By Asha Kreiling
Eating organic means eating healthier, more sustainable, pesticide-, chemical-free food. Unfortunately, it also tends to mean buying more expensive food. When you buy organic, you’re paying for extra production labor, processing time, marketing, and organic certification. While conventional produce and food products are typically easier on your wallet, don’t let higher costs dissuade you from buying organic. Do more for your long-term health and environmental sustainability by buying organic.
1. Grow your own: The best way to know where your food comes from and what went into growing it is to grow your own organic garden. Maintaining a garden can take a lot of time and energy, but growing even a few herbs on your windowsill or a couple low-maintenance plants can supplement meals with fresh produce and save you money. Tomatoes, bell peppers, kale, chard and basil are all very easy to grow and can easily create a complete meal with a few additional ingredients like pasta or rice.
2. Decide what must be organic: Some fruits and vegetables are more pesticide-laden than others. If you’re going to buy some things organic and some things conventional, then decide which items you’re better off spending more money on for organic. Apples, berries, and greens tend to have high levels of pesticide residue, while onions, avocados, and sweet corn have less. Check out this site for more tips http://www.ewg.org/foodnews/
3. Get a CSA box or share one: CSA (Community Supported Agriculture) boxes are packed with loads of local, seasonal, organic produce and they are fairly affordable. CSA boxes directly support farms and often introduce you to varieties of fruits and vegetables you’ve never cooked or eaten or seen before. The boxes typically provide ample food, so why not share one and split the cost of it with a friend or neighbor?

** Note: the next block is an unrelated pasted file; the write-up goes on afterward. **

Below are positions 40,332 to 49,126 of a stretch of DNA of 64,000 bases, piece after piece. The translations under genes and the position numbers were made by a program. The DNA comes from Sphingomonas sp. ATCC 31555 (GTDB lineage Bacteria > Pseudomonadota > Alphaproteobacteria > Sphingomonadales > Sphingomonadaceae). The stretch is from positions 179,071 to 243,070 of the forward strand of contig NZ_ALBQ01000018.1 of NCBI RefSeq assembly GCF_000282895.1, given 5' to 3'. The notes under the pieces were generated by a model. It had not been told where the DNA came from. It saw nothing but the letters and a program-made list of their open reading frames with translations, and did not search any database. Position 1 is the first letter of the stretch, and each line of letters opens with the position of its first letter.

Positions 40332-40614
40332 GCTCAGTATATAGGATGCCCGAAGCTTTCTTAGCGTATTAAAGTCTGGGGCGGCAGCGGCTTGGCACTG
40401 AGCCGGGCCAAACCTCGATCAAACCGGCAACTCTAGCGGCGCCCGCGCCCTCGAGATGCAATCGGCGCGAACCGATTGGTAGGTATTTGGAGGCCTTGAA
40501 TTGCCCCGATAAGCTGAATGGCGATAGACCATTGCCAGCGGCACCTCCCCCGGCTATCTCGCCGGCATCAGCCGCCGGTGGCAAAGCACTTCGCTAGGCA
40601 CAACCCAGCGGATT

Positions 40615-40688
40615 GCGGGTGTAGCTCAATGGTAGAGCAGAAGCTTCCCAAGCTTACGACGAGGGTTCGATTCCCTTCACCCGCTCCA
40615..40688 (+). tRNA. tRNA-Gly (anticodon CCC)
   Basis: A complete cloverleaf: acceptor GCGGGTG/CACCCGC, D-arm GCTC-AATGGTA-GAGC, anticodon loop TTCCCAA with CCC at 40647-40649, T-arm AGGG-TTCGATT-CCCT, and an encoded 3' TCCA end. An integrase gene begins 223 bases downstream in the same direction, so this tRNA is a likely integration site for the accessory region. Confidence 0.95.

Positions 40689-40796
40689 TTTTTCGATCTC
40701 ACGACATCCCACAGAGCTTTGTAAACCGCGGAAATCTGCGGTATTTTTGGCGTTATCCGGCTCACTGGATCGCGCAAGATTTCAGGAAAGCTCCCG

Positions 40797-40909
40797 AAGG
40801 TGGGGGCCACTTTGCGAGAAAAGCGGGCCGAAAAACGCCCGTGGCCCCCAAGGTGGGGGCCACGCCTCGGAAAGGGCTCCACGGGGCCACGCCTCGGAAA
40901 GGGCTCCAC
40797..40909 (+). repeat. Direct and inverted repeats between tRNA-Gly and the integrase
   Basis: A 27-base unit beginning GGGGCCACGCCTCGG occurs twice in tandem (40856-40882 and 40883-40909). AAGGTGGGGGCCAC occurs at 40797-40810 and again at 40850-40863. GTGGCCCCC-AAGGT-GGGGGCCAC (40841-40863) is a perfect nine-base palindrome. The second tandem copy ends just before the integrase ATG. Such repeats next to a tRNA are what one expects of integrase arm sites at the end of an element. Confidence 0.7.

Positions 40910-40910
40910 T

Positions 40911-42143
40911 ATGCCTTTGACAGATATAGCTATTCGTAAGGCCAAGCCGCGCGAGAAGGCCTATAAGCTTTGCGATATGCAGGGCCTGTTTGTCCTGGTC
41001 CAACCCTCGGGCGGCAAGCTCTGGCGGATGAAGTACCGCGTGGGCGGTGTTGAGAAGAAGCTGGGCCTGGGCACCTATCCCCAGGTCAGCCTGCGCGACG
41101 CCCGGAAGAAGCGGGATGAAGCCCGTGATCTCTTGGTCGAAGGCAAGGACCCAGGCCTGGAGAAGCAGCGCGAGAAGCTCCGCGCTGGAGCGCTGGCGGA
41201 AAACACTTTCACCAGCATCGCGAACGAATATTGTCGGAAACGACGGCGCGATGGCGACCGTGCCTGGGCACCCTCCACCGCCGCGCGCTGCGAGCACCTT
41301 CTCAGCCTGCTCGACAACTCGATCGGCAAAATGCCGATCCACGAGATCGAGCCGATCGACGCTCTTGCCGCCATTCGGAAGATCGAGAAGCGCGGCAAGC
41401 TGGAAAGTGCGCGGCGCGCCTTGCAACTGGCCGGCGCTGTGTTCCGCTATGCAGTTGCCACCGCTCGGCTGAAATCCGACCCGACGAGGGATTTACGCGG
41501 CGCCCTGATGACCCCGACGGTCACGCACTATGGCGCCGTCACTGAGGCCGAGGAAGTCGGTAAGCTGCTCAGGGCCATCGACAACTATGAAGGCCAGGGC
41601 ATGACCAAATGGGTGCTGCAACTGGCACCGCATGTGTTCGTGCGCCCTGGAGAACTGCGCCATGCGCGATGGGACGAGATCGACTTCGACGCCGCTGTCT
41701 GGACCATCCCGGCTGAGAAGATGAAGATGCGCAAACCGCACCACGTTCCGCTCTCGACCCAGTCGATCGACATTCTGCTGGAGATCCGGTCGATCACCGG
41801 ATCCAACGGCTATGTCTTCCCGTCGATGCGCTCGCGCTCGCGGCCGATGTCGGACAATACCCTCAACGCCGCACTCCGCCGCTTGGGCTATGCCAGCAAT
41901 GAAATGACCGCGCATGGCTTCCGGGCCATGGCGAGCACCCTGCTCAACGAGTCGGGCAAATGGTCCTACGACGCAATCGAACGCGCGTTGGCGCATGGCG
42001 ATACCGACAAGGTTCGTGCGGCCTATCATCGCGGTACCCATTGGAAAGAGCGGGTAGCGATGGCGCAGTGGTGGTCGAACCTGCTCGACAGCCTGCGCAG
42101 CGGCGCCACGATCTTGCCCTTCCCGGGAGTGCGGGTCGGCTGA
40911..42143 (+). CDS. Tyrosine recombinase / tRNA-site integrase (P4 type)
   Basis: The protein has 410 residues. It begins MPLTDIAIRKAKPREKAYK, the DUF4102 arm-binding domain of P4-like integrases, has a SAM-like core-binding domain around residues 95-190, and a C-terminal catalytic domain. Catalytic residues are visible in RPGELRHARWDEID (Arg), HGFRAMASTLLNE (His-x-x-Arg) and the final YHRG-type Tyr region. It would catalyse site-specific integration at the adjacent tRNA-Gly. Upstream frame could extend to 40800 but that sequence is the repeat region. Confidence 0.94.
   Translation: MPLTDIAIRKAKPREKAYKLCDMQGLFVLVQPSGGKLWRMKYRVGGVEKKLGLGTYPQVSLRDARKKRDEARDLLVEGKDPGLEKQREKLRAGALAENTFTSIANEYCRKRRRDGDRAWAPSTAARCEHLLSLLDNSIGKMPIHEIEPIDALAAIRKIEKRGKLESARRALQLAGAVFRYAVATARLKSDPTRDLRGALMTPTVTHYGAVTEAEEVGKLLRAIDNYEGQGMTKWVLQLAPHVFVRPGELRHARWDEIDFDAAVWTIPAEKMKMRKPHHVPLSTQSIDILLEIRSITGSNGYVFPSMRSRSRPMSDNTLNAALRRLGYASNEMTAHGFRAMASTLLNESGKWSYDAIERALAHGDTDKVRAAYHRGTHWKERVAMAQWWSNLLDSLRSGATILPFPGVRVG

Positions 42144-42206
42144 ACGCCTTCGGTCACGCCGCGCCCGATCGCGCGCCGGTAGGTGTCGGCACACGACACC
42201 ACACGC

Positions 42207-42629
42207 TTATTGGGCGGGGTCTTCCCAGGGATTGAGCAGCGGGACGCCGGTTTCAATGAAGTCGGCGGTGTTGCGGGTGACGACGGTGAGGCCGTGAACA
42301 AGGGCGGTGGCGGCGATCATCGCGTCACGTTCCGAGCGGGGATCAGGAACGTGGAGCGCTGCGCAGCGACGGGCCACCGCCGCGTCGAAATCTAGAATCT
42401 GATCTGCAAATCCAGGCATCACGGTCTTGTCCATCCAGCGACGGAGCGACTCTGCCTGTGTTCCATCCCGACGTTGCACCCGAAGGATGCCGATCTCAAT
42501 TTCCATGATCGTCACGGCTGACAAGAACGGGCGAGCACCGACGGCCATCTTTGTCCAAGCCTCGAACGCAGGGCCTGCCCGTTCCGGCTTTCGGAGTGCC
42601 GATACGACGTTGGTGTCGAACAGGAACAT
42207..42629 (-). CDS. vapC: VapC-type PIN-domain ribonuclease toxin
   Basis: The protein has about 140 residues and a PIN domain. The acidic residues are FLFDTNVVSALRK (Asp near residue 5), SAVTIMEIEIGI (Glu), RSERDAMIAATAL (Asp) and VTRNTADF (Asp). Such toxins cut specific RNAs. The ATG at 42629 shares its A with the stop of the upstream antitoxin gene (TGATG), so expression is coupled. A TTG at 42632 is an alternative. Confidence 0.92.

4. Don’t worry so much about the label: A certified organic sticker is nice but not necessary. Certification is an expensive, bureaucratic process, and usually small farms just don’t make enough revenue to become certified. By getting to know your local organic farmers and buying directly from them, you don’t need to pay extra for a label.
5. Keep an eye out for sales: Discount organic bananas? Score! Small, independent markets often sell discounted food products (rather than toss them into the dumpster as large grocery stores do) when fruits start to soften or sell by dates become near.
6. Seek out more affordable farmers’ markets: Ever notice how some farmers’ markets are more pricey than others — even if they’re selling the same stuff? It usually has to do with market location and average income levels in the surrounding neighborhood. Smaller markets in nice areas that have more knickknacks and less produce tend to be more expensive for grocery shopping. Seek out the true farmers’ markets where there’s more selection and prices are competitive.
7. Buy in bulk and in season: Stock up on grains, nuts, and seasonal produce while reducing packaging waste and saving money. Freeze or store the rest for when you need it.